Too Harsh to Win, Buchanan Still Shaping Conservative Movement
THE waning momentum of Pat Buchanan's campaign for president is likely to offer some relief for the Bush campaign from a corrosive critic.
But Mr. Buchanan has established himself as a major player - post-election - in the battle to shape the conservative movement that brought Ronald Reagan to power.
He has also raised the stature, many conservatives say, of the White House figure that took him on most directly - Vice President Dan Quayle.
Buchanan was never really viewed as a contender for the 1992 Republican nomination.
But since his peak moment after the New Hampshire primary, "the Buchanan agenda was here to stay," says Jeffrey Bell, a conservative political strategist.
The hard-edged Buchanan swings his sound-bite shillelagh savagely, to the delight of conservatives who feel betrayed by Mr. Bush. But Buchanan's deep skepticism of internationalism, immigration, and open trade represents a departure from the America-as-beacon conservatism of most other movement leaders.
Buchanan was the only one that stepped forward. Other prospects, from former drug czar William Bennett to Housing Secretary Jack Kemp, take jibes for not displaying similar courage.
By running a serious national campaign, Buchanan has built a powerful fund-raising machine. He has the money to launch his own political-action committee or perhaps even a foundation, says Gary Bauer of the Family Research Council.
And to the surprise of many conservatives, Buchanan has mobilized an enthusiastic cadre of young people.
Early in the campaign, about 20 conservative political strategists gathered in Alexandria, Va., and took an informal poll. The consensus was that they would not endorse Buchanan, but they were glad he was running, says Bob Billings, director of the American Conservative Union.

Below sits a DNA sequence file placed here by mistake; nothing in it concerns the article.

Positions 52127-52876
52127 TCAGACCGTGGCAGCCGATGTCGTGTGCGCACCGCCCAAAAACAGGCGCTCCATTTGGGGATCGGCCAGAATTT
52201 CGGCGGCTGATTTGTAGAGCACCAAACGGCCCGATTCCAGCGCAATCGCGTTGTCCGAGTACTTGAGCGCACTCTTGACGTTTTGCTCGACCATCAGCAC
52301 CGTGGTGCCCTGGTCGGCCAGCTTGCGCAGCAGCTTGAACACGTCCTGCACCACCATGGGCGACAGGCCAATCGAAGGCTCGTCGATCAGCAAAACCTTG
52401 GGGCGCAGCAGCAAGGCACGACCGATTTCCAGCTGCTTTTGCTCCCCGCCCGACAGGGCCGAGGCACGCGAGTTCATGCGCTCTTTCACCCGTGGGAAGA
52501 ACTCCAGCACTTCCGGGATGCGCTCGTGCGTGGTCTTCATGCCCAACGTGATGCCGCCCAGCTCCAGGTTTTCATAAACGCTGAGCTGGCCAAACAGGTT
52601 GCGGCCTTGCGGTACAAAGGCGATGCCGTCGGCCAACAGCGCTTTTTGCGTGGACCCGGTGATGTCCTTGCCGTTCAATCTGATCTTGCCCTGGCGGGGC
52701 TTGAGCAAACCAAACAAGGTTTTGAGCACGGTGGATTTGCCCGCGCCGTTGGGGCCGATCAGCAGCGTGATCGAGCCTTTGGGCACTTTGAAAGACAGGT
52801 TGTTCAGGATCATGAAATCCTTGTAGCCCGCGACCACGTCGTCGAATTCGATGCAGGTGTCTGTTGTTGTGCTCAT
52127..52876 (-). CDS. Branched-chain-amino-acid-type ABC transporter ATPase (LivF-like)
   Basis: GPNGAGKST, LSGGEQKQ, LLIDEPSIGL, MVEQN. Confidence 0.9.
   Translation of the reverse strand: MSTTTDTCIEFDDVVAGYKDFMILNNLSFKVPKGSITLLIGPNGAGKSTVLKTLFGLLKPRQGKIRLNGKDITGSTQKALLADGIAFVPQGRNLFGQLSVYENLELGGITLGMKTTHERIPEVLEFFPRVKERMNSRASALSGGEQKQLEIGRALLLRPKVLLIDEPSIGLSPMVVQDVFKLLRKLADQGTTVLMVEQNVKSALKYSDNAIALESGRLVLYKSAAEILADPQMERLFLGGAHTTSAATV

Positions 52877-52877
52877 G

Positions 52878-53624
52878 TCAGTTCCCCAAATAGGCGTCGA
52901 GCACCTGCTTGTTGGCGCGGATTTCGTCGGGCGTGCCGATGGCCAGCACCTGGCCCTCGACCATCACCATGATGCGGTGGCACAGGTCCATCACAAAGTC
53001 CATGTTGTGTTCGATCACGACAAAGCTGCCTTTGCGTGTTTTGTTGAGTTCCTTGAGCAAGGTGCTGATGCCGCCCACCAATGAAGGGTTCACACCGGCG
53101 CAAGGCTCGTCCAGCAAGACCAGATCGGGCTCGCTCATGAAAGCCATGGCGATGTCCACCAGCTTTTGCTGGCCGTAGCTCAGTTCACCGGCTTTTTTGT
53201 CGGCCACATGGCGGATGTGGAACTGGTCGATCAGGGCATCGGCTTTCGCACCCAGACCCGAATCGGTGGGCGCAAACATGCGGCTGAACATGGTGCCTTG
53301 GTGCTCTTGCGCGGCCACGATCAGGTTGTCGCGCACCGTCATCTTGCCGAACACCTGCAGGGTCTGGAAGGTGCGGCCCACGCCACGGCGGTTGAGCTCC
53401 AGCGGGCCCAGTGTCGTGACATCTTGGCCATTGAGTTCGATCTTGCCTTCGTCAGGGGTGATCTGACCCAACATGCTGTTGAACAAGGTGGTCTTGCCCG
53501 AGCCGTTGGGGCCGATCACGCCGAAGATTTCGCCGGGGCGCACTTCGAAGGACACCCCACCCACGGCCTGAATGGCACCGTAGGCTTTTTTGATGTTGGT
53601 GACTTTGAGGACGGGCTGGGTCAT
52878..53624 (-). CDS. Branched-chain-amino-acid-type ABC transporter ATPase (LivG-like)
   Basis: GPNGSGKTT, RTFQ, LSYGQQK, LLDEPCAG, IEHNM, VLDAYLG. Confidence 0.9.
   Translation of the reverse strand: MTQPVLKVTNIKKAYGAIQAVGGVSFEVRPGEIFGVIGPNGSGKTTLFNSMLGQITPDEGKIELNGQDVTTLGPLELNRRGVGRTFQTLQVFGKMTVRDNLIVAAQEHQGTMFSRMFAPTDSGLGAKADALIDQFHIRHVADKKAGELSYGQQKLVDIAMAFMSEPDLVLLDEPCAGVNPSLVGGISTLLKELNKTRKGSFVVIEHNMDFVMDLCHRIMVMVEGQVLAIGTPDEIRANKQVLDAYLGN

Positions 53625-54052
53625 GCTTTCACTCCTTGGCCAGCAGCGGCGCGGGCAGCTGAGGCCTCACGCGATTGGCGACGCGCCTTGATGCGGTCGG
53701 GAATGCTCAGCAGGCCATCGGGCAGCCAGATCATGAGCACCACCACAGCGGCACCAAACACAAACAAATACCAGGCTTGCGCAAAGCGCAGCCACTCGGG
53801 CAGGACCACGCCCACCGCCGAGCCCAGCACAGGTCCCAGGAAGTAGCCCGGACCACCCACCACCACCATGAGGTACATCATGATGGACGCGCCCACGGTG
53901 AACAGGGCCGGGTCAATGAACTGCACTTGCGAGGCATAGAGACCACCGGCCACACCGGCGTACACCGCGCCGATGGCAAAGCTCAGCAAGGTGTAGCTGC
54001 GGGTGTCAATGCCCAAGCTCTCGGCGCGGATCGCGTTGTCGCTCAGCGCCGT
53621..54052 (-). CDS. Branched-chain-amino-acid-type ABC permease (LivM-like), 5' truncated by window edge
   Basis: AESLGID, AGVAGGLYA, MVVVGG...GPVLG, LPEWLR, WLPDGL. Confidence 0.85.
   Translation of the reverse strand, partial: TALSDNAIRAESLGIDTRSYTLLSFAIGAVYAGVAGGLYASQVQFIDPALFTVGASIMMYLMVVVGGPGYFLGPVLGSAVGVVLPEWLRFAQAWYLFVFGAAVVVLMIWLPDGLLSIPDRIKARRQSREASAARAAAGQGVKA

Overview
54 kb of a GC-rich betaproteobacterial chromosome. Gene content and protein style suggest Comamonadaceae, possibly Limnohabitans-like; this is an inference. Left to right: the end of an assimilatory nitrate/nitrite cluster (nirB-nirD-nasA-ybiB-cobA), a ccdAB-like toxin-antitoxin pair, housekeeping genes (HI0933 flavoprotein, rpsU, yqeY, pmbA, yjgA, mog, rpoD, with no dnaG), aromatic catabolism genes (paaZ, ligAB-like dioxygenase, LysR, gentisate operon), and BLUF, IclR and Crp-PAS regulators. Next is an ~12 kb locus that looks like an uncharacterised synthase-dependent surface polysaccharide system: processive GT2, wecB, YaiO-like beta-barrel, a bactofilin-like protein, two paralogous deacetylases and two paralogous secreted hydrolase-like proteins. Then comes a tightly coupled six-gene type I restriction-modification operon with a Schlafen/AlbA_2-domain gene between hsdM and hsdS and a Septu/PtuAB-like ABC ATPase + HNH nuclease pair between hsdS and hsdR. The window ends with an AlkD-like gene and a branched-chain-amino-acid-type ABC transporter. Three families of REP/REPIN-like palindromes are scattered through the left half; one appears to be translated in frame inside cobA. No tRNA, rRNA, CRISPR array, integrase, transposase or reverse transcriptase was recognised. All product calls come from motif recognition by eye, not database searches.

The ACU is one of the few national conservative groups that has endorsed Buchanan. Yet, says Billings, "looking down the road to '96, we really don't see Pat as the one that's going to pick up the Reagan mantle and go with it."
"Buchanan has defined himself in a way that's just not very appealing to very many conservatives," says Jeffrey Eisenach, director of GOPAC, which raises money for Republican House candidates.
Buchanan was the beneficiary of a protest vote against Bush, says Mr. Eisenach. The uncommitted GOP vote is running 25 to 30 percent, he estimates, and Buchanan has been adding only a single-digit margin to that base.
In New Hampshire, in fact, poll data show that Buchanan drew equally well from voters who described themselves as liberal, moderate, or conservative. In Southern states, his advantage was among voters in the toughest economic situations.
"Some people are hungry enough for principle in this country that they're not even listening to what's being said," says Paul Weyrich of the Free Congress Foundation, suggesting that it is the strength of Buchanan's convictions that draws votes, not the details of what the convictions are.
One of Buchanan's main challengers for leadership of the conservative movement will be Mr. Quayle. Quayle moved to the forefront in recent weeks in the Bush-Quayle campaign effort to confront Buchanan. He is credited with a strong performance that played some role in slowing Buchanan's momentum.
"He has elevated himself very substantially in everyone's eyes," says Eisenach.
Importantly, he avoided provocation and never came down on Buchanan too hard. And the provocations were many, as Buchanan let his political pugilism fly - calling a battle with Quayle "child abuse."
Quayle and Buchanan, both unquestioned movement conservatives, represent different directions for the party. Quayle is nearer the conservatism of Jack Kemp - international in outlook, optimistic, confident of American values.
Buchanan is more concerned with protecting American jobs and values from foreign rivals. He asks, "Who speaks for the Euro-Americans?" and worries that white Americans will become a minority by 2050.
"The threat he poses is in terms of this definition of what it means to be an American," says Terry Eastland, a conservative and resident fellow of the Ethics and Public Policy Center.